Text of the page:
During Henry VIIIs time as King the reformist ideas where still unpopular with many of the Clergy and Laity. Protestantism was still confined to small pockets throughout England and was ostracized by most of the population who preferred the traditional Catholic Religion. Consequently the idea of Reform did not reflect England’s religious views at the time. The drive for Religious change was simply not there. This opinion was challenged in 1964 by A.G. Dickens work ‘The English Reformation’ he stated that the Reformation was widely accepted by an England willing to embrace the new religion.
This raises the paradox if England was predominantly Catholic and obeyed the laws of Catholicism how and why did the country become Protestant. The nation was conservative of its views and its one thousand-plus years of tradition people worshipped as there Fathers and Grandfathers had done and showed little respect for new reformist ideals, the pre-Reformation Church was popular: ‘on the whole, English men did not want the Reformation and most of them were slow to accept it when it came’ explained J.J. Scarisbrick in his book ‘The Reformation and the English people’ this counter argument against earlier views such as Dickens seemed to hold true, therefore the Reformation must have been forced on the state ‘from above’ which we already know is the case.
Henry VIII was primarily a Catholic, he had been brought up as one and he lived by Catholic doctrine. The years before the ‘Kings Great Matter’ Henry improved many relationships with countries such as France in which he made the historic ‘Field of the Cloth of Gold’ settlement with Francis I of France. Henry VIII was given the title ‘Defender of the Faith’ (Fidei Defensor) by Pope Leo X for attacking Lutheran ideas Henry did this because he feared that criticism of the Church might encourage criticism the monarchy. These show that Henry was indeed a devote Catholic and that it was the personnel problem of not producing a legitimate heir to the throne which lead to the break with Rome and subsequently the Reformation not his personnel religious views. The Protestant/Reformist ideals did not appeal to Henry and he was apprehensive about the English people’s attitude towards Religious change. However Henry was forced to accept the Reformist views as it was the only way to achieve annulment from Catherine of Aragon.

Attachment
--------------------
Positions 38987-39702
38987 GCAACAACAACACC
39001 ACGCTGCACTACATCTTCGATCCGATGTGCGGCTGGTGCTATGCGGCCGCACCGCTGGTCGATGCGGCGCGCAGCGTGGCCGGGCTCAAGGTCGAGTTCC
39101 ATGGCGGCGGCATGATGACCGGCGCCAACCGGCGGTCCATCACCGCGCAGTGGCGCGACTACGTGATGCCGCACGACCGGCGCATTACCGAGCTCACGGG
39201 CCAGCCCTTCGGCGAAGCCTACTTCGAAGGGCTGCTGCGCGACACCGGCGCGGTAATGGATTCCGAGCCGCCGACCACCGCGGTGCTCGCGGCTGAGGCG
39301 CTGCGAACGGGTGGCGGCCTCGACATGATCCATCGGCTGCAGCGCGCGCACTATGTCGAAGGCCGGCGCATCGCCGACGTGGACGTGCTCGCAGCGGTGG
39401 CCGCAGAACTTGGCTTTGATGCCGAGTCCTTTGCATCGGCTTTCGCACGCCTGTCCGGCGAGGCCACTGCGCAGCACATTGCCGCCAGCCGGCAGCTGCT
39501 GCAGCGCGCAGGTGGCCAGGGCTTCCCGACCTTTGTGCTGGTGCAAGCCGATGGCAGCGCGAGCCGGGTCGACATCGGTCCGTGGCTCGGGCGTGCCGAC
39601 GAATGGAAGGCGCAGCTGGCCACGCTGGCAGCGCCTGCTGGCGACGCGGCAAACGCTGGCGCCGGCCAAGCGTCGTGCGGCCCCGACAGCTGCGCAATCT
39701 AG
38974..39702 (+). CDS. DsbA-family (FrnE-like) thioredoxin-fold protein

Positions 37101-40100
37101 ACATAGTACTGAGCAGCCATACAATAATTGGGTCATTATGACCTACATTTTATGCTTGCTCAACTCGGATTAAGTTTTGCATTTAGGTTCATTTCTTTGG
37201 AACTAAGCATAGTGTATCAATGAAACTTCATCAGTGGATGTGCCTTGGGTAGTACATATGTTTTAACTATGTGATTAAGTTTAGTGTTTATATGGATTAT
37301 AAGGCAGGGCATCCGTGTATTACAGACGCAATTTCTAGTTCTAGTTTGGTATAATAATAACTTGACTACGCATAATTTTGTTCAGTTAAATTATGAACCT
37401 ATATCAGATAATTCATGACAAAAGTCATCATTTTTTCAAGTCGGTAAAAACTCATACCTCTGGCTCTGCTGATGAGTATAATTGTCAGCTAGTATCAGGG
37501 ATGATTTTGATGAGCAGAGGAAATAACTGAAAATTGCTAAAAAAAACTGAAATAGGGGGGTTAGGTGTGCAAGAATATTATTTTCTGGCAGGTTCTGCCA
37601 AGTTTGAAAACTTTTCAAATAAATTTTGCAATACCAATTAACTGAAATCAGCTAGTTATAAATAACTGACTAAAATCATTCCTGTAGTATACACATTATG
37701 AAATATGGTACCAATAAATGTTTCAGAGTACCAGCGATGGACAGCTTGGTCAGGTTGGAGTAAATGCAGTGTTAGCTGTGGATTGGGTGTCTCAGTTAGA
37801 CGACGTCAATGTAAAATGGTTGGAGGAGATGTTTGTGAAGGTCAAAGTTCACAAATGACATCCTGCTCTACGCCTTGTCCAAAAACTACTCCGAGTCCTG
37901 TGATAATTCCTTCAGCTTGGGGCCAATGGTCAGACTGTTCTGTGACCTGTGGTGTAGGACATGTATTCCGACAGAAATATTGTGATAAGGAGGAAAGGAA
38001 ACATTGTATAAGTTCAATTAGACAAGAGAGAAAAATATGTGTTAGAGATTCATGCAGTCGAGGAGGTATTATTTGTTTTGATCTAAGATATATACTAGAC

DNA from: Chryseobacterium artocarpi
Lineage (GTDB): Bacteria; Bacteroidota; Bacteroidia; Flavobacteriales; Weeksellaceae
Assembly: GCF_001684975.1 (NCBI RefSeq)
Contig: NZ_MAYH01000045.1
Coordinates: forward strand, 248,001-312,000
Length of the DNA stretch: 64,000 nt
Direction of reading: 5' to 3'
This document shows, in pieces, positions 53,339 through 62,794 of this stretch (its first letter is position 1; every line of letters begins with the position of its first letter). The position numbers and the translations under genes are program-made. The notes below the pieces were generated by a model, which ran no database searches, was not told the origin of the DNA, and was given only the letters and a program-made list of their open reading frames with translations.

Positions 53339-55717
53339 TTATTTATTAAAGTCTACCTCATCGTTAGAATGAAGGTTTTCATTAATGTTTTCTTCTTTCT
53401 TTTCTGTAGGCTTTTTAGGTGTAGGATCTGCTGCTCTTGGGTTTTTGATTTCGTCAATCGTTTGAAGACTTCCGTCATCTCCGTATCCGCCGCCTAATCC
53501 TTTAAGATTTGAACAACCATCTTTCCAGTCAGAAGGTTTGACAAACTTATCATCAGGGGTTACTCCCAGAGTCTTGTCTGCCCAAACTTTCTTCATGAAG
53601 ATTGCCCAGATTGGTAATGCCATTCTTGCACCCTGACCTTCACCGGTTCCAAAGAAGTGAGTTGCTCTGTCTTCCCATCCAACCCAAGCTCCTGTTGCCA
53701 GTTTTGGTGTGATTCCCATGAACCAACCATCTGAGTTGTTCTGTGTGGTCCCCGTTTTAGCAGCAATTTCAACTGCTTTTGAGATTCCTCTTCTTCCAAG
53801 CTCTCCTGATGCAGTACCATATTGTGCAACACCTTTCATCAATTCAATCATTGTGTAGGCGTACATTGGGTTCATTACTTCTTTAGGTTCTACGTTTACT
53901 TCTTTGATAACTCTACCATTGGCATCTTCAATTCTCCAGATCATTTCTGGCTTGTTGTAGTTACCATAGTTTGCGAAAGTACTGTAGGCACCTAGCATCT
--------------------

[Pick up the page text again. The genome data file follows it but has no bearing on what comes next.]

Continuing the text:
‘The Years of Drift’ It was Henry’s ‘think-tank’ of ministers and advisers (including Cromwell, Cramer, Audley and Foxe) that was able to persuade him of the corruption of the Pope with the ‘Collectanea satis Copiosa’ and subsequent ‘The Glasse of the Truth’. The implementation of Protestantism was a political rather than a religious move. English church didn’t really change. There was little change in the practices or canon of the church. It was still a Catholic Church. The only major difference that anybody would notice was the use of English Bibles in the church. In 1539, Henry passed the law of the Six Articles. These articles affirmed the transubstantiation of the Eucharist (that is, that the Eucharist was mystically transformed into the body and blood of Christ), confession, private masses, celibate vows, and the sanctity of the Eucharistic cup, these articles endorsed Henry’s loyalty to Catholic principals.
Protestant views at this time where more apparent on the Continent. In 1517 Martin Luther monk from Germany criticised the power and corruption of the Pope and the Catholic Church. He attacked the Pope for pardoning people’s sins in exchange for money. Luther thought that it was immoral for the Catholic Church to travel around Europe selling indulgences. So Luther argued, the Pope could not possibly be infallible Luther also criticised the Pope for not allowing the Bible to be translated into other languages. Luther argued that as the vast majority of people could not read Latin they had to rely on what the priest told them was in the Bible. John Wycliffe in the 14th Century had many of the same principals. But his Lollard movement had been dissolved by the English monarchy and The Pope. Luther translated the Bible into German therefore Luther’s Bible could be read by the Laity and Clergy of Germany. But Luther’s influence and Protestant books and doctrine seldom was able to reach England because England was isolated from the Continent, hence Luther failed to make a profound impact on religion in England.
Protestants in England before the reformation where regarded as according to Haigh ‘cranks and misfits’ and social outcasts. The general Laity was afraid of the new ideas as they condemned the Pope a figure and symbol of God. To disapprove of and ‘disown’ the Pope may have been viewed as an ‘attack’ on God. Wolsey took this stand point; in fact it was mainly Wolsey’s unenthusiastic approach to the annulment and subsequent break with Rome that delayed the ‘Kings Great Matter’. Wolsey’s main aim was to become Pope a task that would be impossible to take on if England was to have an unhealthy relationship with Rome; accordingly Wolsey’s was reluctant about the annulment a matter that would lead to his downfall.
The most major event during Henry VIIIs reign was the ‘Pilgrimage of Grace’ in the north of England, this showed people where averse to the Change of religion. These protests of 30,000 people strong show that Protestantism was not able to progress and it could not develop on its own, instead Protestantism was ‘forced’ upon the nation over a period of time. Reformation was seen as a process that could divide the ‘Christendom’, something that people feared as this may send them to ‘Hell’ which was the foremost fear of the Catholic church attendance.